PRESIDENT DONALD TRUMP HAS SAID A HASTY US WITHDRAWAL FROM AFGHANISTAN WOULD LEAVE A VACUUM FOR TERRORISTS TO FILL
Trump rules out Afghan troops withdrawal
He said his original instinct was to pull US forces out, but had instead decided to stay and "fight to win" to avoid the mistakes made in Iraq. He said he wanted to shift from a time-based approach in Afghanistan to one based on conditions on the ground, adding he would not set deadlines.
However, the US president warned it was not a "blank cheque" for Afghanistan. "America will work with the Afghan government, so long as we see commitment and progress," he said. The Taliban responded by saying that Afghanistan would become "another graveyard" for the US if it did not withdraw its troops.
What is the new strategy?
President Trump has committed to stepping up the US military's engagement in Afghanistan, but details were few and far between. He said his new approach would be more pragmatic than idealistic, but he refused to get drawn on how many extra troops, if any, would be deployed and gave no timeline for ending the US presence in the country.
He did, however, put pressure on neighbouring Pakistan, warning that the US would no longer tolerate it offering "safe havens" to extremists - an accusation swiftly dismissed by a Pakistani army spokesman. The president also, for the first time, left the door open for an eventual peace deal with the Taliban, saying: "Someday, after an effective military effort, perhaps it will be possible to have a political settlement that includes elements of the Taliban in Afghanistan."
However, Mr Trump said there would be an escalation in the battle against groups like al-Qaeda and so-called Islamic State. "[They] need to know they have nowhere to hide - that no place is beyond the reach of American arms," he said. Meanwhile, Mr Trump made it clear he expects his existing allies - singling out India - to support him in his new strategy, and urged them to raise their countries' contributions "in line with our own".
Is Trump flip-flopping?
Before his presidency, Mr Trump was not shy about criticising his predecessors on their Afghanistan policy. He previously supported pulling US troops out of the conflict, which began under President George W Bush in 2001 after the 9/11 attacks.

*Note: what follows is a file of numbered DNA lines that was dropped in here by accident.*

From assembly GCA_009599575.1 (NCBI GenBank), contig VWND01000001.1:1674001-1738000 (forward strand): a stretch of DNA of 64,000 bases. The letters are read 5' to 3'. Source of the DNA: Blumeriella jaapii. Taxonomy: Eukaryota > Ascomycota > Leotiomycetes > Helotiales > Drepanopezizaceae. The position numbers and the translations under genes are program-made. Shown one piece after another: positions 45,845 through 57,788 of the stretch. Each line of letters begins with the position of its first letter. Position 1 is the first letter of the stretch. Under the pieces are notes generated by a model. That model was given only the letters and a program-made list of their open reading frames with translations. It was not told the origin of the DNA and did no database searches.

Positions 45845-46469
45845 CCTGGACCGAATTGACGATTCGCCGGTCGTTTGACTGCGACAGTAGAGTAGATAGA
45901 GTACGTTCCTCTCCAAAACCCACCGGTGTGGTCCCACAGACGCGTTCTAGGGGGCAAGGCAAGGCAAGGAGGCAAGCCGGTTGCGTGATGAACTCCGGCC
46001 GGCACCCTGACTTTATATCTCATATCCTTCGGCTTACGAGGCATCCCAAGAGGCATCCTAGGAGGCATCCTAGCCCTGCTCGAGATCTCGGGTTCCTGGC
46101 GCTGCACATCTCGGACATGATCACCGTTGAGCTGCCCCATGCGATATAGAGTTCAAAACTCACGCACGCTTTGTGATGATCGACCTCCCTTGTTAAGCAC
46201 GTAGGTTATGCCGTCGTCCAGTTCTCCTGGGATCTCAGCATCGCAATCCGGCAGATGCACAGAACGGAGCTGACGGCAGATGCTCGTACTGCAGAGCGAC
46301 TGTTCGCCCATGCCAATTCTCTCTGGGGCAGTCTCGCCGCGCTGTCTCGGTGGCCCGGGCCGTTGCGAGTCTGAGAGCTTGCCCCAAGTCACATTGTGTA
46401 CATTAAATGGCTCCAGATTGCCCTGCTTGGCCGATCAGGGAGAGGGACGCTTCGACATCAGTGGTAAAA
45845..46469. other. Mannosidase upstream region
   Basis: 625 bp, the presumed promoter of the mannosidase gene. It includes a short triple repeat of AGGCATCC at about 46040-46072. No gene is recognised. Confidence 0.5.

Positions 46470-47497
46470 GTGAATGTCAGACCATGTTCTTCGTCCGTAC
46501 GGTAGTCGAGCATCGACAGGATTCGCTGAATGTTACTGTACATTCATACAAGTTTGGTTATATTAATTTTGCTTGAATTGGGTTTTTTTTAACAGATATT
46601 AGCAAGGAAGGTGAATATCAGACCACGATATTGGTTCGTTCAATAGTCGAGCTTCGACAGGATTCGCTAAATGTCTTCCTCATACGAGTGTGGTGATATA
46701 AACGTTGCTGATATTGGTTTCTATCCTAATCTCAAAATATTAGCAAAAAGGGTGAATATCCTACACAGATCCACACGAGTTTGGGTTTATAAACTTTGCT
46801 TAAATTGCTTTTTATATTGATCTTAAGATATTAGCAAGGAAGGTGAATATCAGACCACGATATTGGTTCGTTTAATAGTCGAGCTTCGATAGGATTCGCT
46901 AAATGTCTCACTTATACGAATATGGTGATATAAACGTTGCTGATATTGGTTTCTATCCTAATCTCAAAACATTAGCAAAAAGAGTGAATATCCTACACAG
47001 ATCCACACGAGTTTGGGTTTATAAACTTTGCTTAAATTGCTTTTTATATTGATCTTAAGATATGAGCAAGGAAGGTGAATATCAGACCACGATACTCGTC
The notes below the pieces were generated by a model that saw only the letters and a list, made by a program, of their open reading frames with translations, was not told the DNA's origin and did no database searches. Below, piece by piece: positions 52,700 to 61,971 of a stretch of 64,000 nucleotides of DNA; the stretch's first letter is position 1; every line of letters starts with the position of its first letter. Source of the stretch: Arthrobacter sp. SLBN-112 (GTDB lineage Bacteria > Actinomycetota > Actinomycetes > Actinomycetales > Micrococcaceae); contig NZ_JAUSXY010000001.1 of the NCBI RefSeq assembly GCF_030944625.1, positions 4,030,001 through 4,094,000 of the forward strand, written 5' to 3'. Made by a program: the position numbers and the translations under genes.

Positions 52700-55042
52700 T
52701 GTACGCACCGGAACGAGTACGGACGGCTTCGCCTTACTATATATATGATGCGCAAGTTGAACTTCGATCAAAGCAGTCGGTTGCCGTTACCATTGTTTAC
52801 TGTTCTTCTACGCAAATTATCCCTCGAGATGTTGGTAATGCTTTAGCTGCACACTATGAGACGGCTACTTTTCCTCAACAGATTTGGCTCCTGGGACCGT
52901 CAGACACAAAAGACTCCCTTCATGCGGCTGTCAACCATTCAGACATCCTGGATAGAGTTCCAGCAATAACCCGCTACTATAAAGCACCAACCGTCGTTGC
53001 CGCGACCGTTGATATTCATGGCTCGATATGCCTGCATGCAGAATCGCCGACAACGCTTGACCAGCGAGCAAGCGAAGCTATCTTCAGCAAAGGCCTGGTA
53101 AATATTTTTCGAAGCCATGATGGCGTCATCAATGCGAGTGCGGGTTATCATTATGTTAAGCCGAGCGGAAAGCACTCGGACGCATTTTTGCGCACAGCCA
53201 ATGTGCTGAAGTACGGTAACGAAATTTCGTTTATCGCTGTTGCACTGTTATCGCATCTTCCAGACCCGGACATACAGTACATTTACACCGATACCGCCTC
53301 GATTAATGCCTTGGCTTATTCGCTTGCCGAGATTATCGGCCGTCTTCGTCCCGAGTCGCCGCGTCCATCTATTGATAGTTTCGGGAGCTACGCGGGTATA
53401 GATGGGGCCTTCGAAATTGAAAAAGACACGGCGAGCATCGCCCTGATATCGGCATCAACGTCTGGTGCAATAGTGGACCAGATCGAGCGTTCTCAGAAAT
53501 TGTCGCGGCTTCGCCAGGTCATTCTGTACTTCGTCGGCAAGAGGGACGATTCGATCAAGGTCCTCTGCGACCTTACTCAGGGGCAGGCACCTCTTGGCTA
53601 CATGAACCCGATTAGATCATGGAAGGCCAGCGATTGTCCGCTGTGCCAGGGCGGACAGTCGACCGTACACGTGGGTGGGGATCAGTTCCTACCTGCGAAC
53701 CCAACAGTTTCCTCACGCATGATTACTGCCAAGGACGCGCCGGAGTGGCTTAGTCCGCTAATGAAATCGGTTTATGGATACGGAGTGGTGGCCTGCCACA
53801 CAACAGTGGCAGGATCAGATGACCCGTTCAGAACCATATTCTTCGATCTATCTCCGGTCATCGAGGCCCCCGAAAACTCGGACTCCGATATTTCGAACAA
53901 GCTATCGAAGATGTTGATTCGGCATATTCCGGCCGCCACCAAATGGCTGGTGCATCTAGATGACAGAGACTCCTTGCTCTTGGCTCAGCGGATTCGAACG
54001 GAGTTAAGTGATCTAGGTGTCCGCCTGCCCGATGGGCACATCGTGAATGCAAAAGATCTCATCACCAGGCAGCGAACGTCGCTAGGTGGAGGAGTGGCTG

Early on in his presidential campaign, however, he did acknowledge that US troops would have to stay in order to avoid the total collapse of the Afghan government.
And this long-awaited announcement came after a months-long review, with the president himself acknowledging that his original instinct to pull-out had been reversed after discussions with national security advisers.
Will it damage his base?
Aleem Maqbool, BBC North America correspondent, Washington
On paper, the Americans who could have the biggest problem with President Trump's new Afghanistan strategy are the very ones who voted for him.
They were told Donald Trump would focus on a policy of "America First", but he now says he wants a win in Afghanistan to make all the sacrifice worthwhile.
In terms of how he is going to achieve that goal, he did not lay out specifics - once again saying he does not like to signpost strategy to America's enemies.
But it is hard to know what a modest troop increase would achieve that the massive surge under President Barack Obama could not.
It is also unclear how he expects more co-operation from Pakistan while also asking India to play more of a role in Afghanistan - the very thing that alarms the Pakistani establishment.
What is the reaction?
US Defence Secretary Jim Mattis indicated in a statement "several" US allies had already "committed to increasing their troop numbers".
His UK counterpart, Sir Michael Fallon, said America's commitment in Afghanistan was "very welcome", adding: "We have to stay the course in Afghanistan to help build up its fragile democracy and reduce the terrorist threat to the West."
General John Nicholson, the head of both US and international forces in Afghanistan, said the "new strategy means the Taliban cannot win militarily". But Taliban spokesman Zabiullah Mujahid dismissed Mr Trump's strategy as "nothing new", telling the AFP news agency that the US should think of an exit strategy "instead of continuing the war".
US combat operations against the Taliban officially ended in 2014, more than 8,000 special forces continue to provide support to Afghan troops. The Afghan government continues to battle insurgency groups and controls just half of the country.
Font: BBC. Read the original article here: "Trump rules out Afghan troops withdrawal".